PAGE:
Minute After Midnight was cathartic, I touched on issues like my son dying and AIDS in my community. But now, I’m in a better space, mentally, emotionally. I feel good. I don’t need to be as uptight as I was before. Everybody understands now. That’s where The Breakfast Club fits in. You can even tell when you look at the cover, I’m poking fun at myself. That’s where the trio comes in. Now that you see that I can be serious and that I can have fun, you’ll see the complete picture next. But that third album has to be on a big platform.
TSS: Do you already know the title for your third album?
Donny Goines: I do, but I’m going to keep that under wraps for now because I might change it. I want that album to be the one that everybody gravitates to. Hip-Hop heads, Top 40 heads, everybody. Because for me, music is only divided into two categories: good and bad.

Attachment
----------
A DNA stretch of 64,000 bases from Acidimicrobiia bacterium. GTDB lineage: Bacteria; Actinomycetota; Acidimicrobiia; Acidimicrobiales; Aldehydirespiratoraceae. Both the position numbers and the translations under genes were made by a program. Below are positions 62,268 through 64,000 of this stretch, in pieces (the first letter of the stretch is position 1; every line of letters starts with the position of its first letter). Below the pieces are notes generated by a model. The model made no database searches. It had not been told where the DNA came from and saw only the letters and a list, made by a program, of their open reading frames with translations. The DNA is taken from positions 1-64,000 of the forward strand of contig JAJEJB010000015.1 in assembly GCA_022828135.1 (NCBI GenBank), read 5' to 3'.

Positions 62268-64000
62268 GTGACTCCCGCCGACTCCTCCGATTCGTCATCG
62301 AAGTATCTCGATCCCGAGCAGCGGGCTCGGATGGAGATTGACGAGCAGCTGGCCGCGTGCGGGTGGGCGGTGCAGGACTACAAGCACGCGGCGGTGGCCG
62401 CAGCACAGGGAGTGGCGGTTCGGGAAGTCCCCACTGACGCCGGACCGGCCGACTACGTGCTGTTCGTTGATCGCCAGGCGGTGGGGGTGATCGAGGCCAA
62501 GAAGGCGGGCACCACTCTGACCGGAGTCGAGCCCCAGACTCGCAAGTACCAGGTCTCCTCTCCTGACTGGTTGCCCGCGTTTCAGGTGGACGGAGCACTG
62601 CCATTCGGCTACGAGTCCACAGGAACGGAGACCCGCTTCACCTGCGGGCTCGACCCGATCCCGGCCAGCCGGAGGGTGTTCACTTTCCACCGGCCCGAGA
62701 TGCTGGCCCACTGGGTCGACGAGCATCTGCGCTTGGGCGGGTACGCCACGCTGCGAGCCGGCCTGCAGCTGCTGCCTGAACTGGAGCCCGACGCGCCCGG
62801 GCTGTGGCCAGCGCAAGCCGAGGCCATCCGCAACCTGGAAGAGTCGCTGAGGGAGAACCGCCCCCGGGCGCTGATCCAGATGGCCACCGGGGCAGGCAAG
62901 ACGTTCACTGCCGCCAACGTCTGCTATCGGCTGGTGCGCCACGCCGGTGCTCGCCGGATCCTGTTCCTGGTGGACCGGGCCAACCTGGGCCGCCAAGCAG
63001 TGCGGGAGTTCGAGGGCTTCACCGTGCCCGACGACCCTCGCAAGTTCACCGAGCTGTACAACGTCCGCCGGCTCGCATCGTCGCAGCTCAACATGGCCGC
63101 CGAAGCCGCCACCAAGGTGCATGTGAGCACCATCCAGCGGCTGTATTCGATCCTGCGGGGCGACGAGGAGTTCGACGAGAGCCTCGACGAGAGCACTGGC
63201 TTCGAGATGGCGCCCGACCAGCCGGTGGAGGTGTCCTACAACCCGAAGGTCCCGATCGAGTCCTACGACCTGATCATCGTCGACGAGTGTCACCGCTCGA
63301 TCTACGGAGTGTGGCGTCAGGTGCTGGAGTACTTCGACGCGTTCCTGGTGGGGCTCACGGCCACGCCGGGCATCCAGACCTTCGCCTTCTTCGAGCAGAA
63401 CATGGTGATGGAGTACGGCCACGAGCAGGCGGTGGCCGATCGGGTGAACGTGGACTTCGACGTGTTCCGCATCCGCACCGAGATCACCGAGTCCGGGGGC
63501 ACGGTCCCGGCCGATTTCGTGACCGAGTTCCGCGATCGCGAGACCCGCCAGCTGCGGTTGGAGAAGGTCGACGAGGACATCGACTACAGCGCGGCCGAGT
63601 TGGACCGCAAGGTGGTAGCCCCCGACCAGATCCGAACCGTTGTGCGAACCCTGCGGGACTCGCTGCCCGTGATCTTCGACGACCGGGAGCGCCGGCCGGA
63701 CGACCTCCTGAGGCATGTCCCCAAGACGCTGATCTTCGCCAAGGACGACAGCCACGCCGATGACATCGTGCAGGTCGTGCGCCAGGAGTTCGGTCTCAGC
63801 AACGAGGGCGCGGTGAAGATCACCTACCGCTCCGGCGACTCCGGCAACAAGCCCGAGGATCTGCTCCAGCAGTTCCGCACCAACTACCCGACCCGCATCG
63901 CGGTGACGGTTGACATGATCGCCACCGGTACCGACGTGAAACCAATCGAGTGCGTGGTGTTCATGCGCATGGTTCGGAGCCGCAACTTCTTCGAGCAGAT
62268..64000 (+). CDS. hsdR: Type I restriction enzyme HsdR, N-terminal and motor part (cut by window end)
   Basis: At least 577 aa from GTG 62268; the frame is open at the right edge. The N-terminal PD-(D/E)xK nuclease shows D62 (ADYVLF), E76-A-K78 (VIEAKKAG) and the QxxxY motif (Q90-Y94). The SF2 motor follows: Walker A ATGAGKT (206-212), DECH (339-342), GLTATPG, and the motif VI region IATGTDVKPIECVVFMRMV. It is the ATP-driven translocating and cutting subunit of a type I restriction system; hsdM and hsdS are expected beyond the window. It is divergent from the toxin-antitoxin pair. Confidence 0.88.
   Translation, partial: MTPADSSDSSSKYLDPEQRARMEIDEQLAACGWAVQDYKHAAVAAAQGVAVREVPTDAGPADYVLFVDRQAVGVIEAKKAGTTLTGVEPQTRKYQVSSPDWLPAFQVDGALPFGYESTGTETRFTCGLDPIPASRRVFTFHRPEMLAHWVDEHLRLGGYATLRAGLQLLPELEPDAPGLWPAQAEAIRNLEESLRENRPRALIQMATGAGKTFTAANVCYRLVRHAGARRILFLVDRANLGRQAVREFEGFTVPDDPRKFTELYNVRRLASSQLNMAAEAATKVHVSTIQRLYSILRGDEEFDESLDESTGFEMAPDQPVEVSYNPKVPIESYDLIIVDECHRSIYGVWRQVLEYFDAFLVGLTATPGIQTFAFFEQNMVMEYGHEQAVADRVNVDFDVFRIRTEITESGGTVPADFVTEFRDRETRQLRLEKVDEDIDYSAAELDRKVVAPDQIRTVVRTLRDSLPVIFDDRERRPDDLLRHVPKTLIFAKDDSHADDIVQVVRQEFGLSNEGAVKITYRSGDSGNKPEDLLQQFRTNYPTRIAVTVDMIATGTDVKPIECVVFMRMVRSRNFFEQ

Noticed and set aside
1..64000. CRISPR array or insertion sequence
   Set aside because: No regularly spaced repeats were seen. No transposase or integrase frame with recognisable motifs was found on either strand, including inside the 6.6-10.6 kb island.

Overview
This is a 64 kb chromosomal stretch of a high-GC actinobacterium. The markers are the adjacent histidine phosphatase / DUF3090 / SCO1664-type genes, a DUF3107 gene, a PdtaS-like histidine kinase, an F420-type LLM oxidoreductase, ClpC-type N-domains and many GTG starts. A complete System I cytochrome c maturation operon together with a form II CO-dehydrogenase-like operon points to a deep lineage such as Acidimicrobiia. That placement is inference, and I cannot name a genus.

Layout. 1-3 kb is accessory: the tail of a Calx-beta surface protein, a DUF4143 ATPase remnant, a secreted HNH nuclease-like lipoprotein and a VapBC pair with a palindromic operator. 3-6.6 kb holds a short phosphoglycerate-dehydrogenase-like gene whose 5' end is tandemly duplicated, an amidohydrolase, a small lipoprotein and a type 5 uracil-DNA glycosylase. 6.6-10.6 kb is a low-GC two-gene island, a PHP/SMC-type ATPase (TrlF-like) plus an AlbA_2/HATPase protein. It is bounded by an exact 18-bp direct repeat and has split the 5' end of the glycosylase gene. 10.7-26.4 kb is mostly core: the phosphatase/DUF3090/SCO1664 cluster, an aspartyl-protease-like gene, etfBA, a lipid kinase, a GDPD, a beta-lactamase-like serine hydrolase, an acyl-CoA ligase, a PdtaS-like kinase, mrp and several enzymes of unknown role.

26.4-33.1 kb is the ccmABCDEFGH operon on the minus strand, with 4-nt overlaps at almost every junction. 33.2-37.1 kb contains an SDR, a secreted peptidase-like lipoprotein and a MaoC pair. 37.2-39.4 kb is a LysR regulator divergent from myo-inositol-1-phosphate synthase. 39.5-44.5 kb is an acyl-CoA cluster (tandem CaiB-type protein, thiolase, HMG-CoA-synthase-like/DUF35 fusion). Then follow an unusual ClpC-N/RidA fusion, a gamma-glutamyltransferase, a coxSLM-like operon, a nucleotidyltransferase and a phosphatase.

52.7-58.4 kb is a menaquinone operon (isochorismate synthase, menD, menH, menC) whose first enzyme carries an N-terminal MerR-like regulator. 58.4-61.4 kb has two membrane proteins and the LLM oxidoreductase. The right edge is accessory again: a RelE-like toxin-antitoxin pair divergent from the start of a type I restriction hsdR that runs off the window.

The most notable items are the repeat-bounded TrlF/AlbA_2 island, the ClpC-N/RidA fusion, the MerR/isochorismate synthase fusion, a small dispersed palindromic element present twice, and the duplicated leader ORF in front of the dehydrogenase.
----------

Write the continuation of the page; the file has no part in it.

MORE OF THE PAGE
TSS: Well, make sure you come to us first when you decide to finalize that project and speak on it, okay?
Donny Goines: No doubt, no doubt. You already know, I got love for The Smoking Section, y’all were one of the first websites to really show me love and support. That’s why this interview in particular I feel is long overdue man (laughs). But I love The Smoking Section, real talk, y’all show me nothing but love all day.
TSS: We appreciate that (laughs). You mentioned earlier that you want your third album to be on a major platform. But you’ve also mentioned to me about your drive to stay independent, and how you’re a little hesitant to sign to a major label, which is understandable, considering the music industry right now. How do you think it could evolve to the point where you could be releasing on a major enough platform but weren’t necessarily working with a label? Do you think you would ever end up signing?